This is the story of a dog (Josh Gad; Frozen) who is reincarnated five times. In each life, he tries to find his purpose for living. Is it fun? Is it food? Is it work? Not all his lives are pleasant but along his journey he manages to make deep emotional ties, especially to Ethan, a little boy who needed the dog he named "Baileybaileybaileybaileybailey" as much as Bailey needed Ethan. Throughout his five lives, "Bailey" is reincarnated into different breeds of dogs but always seems to remember Ethan, no matter what befalls him along the way.
Josh Gad provided the voice for the dogs throughout the film. His lines were both humorous and deeply insightful throughout the film. "I think I'll keep this boy" was a phrase that set the tone of the movie. Gad was consistent as a narrator throughout the film and was a constant that kept reminding the audience that beloved pets have a purpose in life that's just as important as our journey.
Throughout the film, Ethan grows from a little boy (Bryce Gheisar; Walk The Prank) to a teenager (K.J. Apa; Riverdale) and, finally, to a grown man (Dennis Quaid; The Day After Tomorrow). Gheisar's Ethan is a child and he gives a wonderful performance bringing innocence of the love to the relationship between Ethan and Bailey.
When he gets in trouble as a child, you can see the antics clearly and when Gheisar needs to come up with a quick solution in a sticky situation, his performance is classic and recognizable as something a child of his age would absolutely do. Quaid is, as usual, wholesome and down to earth, as he plays the Ethan as a lonely older man, clearly missing out on companionship and love. Quaid's character comes across stoic and fixed - which he needs to be- until he finds his center. Nonetheless, even with such talent as Quaid and Gheisar, they are outshone by K.J. Apa's performance as the teenager Ethan.
Apa is an up and coming New Zealand actor who brings to the role his innocence; first heartbreak in life and love, and the capacity to grow far beyond his years, yet fail at the companionship he will need to get through life. Apa's interactions with Bailey are real and every emotion and feeling he has for his best friend shines through in his performance. It's almost as if the absolute connection between Ethan and Bailey was forged during these years.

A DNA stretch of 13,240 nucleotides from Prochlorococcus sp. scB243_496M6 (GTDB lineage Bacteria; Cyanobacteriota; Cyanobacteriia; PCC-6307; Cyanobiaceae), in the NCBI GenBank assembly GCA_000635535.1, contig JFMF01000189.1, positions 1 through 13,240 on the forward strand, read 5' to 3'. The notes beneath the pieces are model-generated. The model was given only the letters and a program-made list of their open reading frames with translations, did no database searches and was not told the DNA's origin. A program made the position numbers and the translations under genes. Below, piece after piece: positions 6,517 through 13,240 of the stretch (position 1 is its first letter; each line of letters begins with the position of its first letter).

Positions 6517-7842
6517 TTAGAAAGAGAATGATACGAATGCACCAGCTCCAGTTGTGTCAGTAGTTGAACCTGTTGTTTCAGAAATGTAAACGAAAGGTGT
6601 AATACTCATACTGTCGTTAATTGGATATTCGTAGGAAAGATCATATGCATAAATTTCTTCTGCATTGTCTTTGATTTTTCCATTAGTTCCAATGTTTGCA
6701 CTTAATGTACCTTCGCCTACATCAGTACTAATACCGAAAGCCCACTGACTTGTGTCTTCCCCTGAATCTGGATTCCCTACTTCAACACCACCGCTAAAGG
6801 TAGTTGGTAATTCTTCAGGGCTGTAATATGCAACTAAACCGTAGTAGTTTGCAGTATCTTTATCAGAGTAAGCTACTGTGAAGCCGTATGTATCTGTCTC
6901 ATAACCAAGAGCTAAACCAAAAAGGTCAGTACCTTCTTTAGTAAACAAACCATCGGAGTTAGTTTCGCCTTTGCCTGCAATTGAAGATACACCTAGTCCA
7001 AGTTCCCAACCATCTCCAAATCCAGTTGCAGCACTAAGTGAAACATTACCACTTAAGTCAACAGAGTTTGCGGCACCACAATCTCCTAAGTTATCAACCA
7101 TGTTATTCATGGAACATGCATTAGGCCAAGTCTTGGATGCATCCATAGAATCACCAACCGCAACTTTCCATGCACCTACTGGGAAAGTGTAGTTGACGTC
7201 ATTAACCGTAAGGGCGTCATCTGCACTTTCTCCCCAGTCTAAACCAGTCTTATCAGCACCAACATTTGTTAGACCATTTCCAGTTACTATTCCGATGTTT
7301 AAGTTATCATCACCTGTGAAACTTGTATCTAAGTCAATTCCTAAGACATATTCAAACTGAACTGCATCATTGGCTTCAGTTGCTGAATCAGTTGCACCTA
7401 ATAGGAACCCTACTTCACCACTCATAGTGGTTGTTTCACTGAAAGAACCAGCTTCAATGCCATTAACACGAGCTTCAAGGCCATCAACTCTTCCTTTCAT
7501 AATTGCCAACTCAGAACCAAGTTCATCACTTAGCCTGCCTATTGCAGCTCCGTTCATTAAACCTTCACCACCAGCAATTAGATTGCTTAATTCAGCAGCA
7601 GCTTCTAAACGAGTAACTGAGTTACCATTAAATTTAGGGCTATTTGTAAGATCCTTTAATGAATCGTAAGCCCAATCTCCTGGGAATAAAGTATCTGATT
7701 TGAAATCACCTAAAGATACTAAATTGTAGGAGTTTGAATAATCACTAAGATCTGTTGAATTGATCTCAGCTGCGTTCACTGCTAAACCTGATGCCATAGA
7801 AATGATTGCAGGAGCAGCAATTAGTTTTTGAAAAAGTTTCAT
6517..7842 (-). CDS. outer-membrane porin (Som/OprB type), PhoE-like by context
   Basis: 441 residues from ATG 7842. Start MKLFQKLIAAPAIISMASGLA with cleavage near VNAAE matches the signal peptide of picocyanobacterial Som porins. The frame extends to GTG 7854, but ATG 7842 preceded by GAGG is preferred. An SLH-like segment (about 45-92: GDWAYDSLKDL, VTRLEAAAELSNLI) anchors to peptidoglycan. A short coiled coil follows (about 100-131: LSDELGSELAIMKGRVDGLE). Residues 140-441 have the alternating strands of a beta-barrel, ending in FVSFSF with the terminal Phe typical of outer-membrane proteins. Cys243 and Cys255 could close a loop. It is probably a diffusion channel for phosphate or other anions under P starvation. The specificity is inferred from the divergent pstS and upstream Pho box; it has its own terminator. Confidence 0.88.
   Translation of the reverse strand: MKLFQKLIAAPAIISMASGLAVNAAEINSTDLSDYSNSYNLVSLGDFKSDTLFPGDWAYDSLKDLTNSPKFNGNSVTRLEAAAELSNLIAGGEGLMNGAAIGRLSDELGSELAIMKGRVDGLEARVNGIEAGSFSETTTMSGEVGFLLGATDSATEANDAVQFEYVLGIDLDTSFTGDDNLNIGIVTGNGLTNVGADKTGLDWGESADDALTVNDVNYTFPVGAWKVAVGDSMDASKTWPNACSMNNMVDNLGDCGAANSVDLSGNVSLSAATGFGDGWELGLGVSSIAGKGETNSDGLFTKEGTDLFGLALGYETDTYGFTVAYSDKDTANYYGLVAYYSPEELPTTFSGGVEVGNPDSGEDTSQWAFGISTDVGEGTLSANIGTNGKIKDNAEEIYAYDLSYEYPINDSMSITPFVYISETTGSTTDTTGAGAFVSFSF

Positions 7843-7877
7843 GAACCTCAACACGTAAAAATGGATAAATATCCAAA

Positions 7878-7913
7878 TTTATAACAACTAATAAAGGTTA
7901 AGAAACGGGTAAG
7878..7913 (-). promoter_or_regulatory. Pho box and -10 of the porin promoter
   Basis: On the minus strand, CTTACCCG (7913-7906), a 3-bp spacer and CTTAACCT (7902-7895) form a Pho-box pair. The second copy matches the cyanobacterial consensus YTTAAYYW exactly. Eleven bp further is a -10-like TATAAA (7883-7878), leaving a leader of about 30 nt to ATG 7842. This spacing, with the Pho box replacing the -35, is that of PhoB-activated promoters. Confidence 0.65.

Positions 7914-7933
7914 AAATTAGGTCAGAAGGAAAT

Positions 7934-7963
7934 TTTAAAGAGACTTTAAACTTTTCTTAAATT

Britt Robinson (Tomorrowland) plays Hannah, Ethan's teenage love interest. She exudes the sunshine that is needed for this role. "You should teach your dog manners" she remarks after Bailey sniffs under her dress when meeting Ethan for the first time. Robinson portrays the flirtiness needed for a teenage girl and takes us through the romance without overpowering the role.
Much controversy surrounds the dogs that were used in filming and it's been proven that much of the "news" presented was false. The dogs that played Bailey and all the other pets used were remarkable actors and without them, A Dog's Purpose would have no purpose. Director Hallström did an incredible job, along with Producer Alan C. Blumquist, Screenwriter Cathryn Michon and novelist Cameron bringing life's perspective to the audience from an unlikely source. The humor was well placed and funny enough to make the audience laugh and chuckle. They provided a serious perspective on reincarnation without venturing into the darkness.
The background music was almost imperceptible, enhancing the storyline and film. The music beckoned you to each new life, each new relationship. This films set an example as to how a film should present the storyline and dialogue without being overpowered by music.
A Dog's Purpose is quietly emotional and teaches some important life lessons with humor and tears at the same time. Don't pay attention to the rumors and listen to the facts- this is a movie that needs to be watched and needs to be listened to closely. Its message is clear- sometimes it's worth living a thousand lives until you get it right and find those you love over and over again.